15 and 30 Year Fixed Rate Mortgages


Fixed rate mortgages are the first choice of many risk-averse borrowers. And during periods of historically low interest rates they might be the most sensible mortgage loans available. For borrowers who want a lower payment but are uncomfortable with adjustable rate mortgage (ARM) options, lenders have come up with fixed rate mortgages with 40 or even 50 year terms. Although longer terms mean more interest paid over the life of the loan, the lower payments may help borrowers comfortably afford a home without taking a chance on an ARM or interest-only product.

Advantages: Fixed rate mortgage payments are easier to budget for because the payment and rate never change. They are fully-amortized, so homeowners gain equity even if their home's value doesn't increase rapidly.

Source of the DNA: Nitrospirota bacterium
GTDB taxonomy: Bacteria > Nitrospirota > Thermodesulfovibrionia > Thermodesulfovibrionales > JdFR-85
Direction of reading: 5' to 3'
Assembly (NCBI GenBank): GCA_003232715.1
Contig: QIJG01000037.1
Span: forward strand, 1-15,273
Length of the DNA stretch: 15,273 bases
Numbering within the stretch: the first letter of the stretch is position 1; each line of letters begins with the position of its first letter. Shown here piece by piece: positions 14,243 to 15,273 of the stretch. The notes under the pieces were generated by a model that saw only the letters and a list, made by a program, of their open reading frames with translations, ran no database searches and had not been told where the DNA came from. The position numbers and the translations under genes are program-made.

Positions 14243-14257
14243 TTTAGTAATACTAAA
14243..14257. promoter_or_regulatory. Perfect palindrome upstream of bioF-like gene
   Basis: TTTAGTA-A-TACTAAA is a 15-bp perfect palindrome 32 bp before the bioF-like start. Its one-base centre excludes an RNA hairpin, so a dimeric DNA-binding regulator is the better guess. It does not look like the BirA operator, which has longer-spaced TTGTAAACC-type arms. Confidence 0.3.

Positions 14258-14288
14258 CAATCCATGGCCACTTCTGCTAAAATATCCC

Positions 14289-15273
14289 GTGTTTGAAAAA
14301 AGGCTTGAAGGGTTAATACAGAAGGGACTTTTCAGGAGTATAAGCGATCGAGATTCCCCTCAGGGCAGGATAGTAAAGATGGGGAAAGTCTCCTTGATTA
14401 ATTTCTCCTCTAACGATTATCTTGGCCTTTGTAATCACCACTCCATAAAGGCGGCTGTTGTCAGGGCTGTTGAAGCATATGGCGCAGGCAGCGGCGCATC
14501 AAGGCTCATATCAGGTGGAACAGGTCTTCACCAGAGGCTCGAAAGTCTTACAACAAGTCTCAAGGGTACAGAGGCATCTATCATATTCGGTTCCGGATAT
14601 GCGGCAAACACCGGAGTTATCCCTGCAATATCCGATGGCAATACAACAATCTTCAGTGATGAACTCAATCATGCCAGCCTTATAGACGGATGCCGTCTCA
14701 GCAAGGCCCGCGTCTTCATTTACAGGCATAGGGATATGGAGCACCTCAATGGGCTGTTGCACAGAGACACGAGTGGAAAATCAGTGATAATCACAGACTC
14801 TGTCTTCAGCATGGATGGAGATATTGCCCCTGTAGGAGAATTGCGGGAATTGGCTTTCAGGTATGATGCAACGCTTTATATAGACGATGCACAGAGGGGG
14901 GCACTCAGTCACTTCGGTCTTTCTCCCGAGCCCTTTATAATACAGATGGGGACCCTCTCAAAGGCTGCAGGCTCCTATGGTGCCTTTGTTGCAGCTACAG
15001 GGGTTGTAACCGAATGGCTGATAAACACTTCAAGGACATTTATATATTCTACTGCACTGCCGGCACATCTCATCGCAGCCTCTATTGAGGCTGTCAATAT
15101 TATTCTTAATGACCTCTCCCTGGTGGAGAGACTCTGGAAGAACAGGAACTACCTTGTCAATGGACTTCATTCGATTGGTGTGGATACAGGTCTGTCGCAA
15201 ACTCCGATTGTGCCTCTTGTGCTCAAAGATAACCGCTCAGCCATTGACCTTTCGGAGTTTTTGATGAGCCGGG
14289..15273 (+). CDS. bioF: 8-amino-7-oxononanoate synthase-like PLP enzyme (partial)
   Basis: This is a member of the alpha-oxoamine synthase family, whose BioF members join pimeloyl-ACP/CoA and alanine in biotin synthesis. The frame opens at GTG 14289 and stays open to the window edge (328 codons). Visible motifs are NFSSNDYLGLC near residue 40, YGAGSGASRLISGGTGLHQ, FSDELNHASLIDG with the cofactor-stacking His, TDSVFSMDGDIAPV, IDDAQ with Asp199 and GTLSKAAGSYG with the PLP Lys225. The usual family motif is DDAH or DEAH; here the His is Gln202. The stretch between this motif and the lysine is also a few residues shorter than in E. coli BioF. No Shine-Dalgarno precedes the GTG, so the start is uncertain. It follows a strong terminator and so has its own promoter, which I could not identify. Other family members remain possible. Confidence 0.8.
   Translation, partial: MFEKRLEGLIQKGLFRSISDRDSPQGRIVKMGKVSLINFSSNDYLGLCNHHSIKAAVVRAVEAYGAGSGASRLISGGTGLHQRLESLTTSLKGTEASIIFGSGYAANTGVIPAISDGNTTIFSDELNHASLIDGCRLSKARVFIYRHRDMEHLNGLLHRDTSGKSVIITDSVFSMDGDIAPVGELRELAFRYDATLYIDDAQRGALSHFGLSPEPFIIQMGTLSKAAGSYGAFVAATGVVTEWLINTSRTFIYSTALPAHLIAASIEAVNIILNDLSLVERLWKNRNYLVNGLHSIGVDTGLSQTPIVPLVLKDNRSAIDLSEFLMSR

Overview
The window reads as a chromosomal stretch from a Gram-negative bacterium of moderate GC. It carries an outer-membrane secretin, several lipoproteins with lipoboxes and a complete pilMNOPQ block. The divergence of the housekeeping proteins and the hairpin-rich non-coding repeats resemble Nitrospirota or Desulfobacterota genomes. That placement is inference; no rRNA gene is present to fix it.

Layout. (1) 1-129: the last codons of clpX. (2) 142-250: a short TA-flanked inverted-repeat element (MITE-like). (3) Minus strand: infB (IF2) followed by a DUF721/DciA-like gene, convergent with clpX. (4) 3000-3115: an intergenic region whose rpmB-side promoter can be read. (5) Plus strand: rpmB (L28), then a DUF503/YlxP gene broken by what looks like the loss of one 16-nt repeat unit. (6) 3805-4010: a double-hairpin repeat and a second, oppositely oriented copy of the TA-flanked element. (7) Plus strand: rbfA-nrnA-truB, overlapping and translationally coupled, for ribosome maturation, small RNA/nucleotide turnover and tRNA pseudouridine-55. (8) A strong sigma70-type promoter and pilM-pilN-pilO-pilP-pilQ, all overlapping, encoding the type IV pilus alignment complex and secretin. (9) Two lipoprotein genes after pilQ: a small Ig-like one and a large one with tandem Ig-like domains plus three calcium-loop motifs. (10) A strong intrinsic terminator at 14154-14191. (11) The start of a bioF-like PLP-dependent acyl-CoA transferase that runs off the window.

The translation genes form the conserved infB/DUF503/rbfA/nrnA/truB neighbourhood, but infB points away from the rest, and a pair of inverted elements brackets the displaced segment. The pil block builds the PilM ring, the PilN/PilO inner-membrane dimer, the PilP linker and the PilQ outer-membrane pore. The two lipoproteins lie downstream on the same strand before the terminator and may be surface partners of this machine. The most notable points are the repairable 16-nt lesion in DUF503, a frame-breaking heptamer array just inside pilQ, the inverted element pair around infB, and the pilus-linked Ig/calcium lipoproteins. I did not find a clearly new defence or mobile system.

Disadvantages: Interest rates are typically higher than an ARM's introductory rate; when interest rates drop, borrowers must refinance their mortgage to improve their rate--it won't automatically decrease like it can with an ARM. The possibility of rates moving lower while the homeowner is stuck in a 30 year FRM is called interest rate risk by economists.

The fixed rate mortgage is a great loan for those who anticipate keeping their houses for the foreseeable future, prefer to avoid risk, and don't expect any major increase in income. If they can afford to, borrowers can make additional principal payments to accrue equity faster, retire the loan sooner, and pay less interest.

Types of Fixed Rate Mortgages:

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